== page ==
Lessons From a Black Intern in Silicon Valley!
This past summer I had the opportunity to intern in the infamous California Bay Area (otherwise known as Silicon Valley) for Accenture. I worked in Accenture’s Ventures division, where they partner and strategically invest in the most promising innovations in the market. Being in Silicon Valley taught me valuable lessons that I could not have picked up anywhere else.
The network in The Valley is incredible. I was able to network with venture capitalists, tech entrepreneurs, and corporate innovation groups. The individuals I met took my learnings to the next level. Leaping out of my comfort zone, I went to many of the networking events held in the Bay Area. I learned about
- Blockchain from a student at North Carolina A&T,
- African symbolism used in the modern-day US from a recruiter at LinkedIn,
- Challenges that human resources face from a Yahoo HR rep,
- The role of a product manager from Facebook,
- How to build a business in Cincinnati from a tech entrepreneur,
- How technology is impacting education from a director at Learn Capital,
- And a wealth of other interesting facts.
Some of the conversations I had with individuals led to me becoming present during my internship. Networking gave me this sort of “open innovation” approach to improving my effectiveness at work by exposing myself to ideas I never thought of before. I learned that the goal in networking is to listen so that you can add value to what the other person is already doing or seeking to do.
On one of my projects, I performed crucial work that aided in the establishment of the team’s Extended Reality (XR) Technology Segment. I helped to identify the strongest XR enterprise use cases that would apply to Accenture’s client base. I preferred startup providers as well as uncovered new startups to have on the radar, and I developed industry segment-specific views on Extended Reality. Extended Reality already has use cases in every industry from the unexpected Financial Services industry to the highly active Products & Retail sector. By 2020, 25 percent of field service techs will use augmented reality. The oil and gas sector is one of the sectors most prime for this disruption. Augmented and virtual reality enterprise use cases are strongest in the areas of training and educating employees, connected worker, and shopping/commerce.
I acquired a lot of new skills while working in The Valley. The top two skills that I learned were investment analytics and storytelling. For one of my projects, I analyzed the investments of 53 technology companies holding over 1500 investments into different startups. I compared investments that various corporate venture capitalists (CVCs) have made, and explored those investments to generate insights as to why each CVC made those specific investments. I learned new tools which helped me to consume large amounts of data such as R Studio, a programming language for statistical computing and graphics. R Studio enabled me to visualize the data in different ways to generate insights. I specifically used these tools to map technology trends in various industries.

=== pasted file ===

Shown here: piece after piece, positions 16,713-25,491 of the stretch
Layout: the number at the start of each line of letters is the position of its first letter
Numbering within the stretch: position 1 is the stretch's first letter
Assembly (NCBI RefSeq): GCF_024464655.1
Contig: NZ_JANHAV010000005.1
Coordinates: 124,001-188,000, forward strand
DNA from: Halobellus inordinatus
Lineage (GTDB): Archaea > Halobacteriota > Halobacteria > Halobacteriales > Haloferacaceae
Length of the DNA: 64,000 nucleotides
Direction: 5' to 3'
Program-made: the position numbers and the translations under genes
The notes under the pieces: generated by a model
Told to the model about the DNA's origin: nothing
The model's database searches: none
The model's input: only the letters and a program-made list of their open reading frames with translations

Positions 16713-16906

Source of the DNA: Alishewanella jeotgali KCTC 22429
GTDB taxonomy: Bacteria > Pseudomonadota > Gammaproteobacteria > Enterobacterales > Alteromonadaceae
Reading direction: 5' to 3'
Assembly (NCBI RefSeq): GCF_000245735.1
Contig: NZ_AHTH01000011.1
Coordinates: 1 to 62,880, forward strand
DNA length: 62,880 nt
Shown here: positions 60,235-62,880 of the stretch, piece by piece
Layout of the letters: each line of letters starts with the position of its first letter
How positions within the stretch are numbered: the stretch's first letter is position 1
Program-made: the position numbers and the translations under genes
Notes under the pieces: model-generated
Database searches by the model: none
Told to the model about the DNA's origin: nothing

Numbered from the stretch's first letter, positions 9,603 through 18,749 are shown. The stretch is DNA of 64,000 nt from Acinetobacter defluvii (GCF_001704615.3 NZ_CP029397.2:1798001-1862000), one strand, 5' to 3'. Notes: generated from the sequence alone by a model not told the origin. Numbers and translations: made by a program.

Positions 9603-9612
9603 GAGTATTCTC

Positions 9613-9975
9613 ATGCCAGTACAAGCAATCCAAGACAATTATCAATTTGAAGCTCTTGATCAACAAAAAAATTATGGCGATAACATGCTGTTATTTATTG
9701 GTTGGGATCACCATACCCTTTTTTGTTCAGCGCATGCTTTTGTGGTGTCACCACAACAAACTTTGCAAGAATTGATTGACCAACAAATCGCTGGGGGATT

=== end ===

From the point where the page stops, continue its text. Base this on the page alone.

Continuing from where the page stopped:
A critical skill in my role with Accenture Ventures and networking in the Bay Area was storytelling a.k.a pitching.
In presenting, I have a natural tendency to use filler words such as “actually” and “like”. I learned to take pauses instead of using filler words, which gave more power to my delivery.
I learned the difference between conveying what I did and what matters to the audience member. With my project, I focused on communicating audience interest while looking like a thought leader. Here, I had to pull out more of the “so what” element that people would expect of a good consultant. In doing this, I’m starting to anticipate the strategic interest of different audiences better. Lastly, my PowerPoint skills have leveled up tremendously. I can take text heavy information and present it in a visually compelling format.
Most people I met said, “if you want to work in tech or do venture capital or build a business then you must come to Silicon Valley because this is where everything is happening.” I hated this notion that you had to be in a particular geography to gain access to resources or to grow your business. Working in this huge market brought out my passion for smaller but mature entrepreneurial ecosystems. My interest in building up smaller entrepreneurial ecosystems comes from my background. I was born in Alabama, raised in Louisiana and I go to school at an HBCU, Prairie View A&M University, located in the rural outskirts of Houston, Texas. I come from places where access to certain resources are not easily attained and I personally have faced the challenges of this. I don’t see the solution to this problem as forcing everybody into the Bay Area, but instead, I believe the focus should be on building that same infrastructure, modified of course, in various other locations to create a more equitable environment. This will enable under-tapped communities to have equal access to the multi-generational wealth creation opportunities afforded in the innovation economy.
Overall, I gained clarity. I now know what direction I would like to move forward professionally. I went from not being able to answer the question “So what do you want to do?” — to being able to fully connect my passion to my skill set and know what value I can bring to an organization. In addition, to knowing where I would like to apply my value. Thank you to everyone in the Bay Area that accelerated my growth both professionally and personally! Special shout out to HBCU.vc for equipping me with the network and skill set necessary to live out my goals.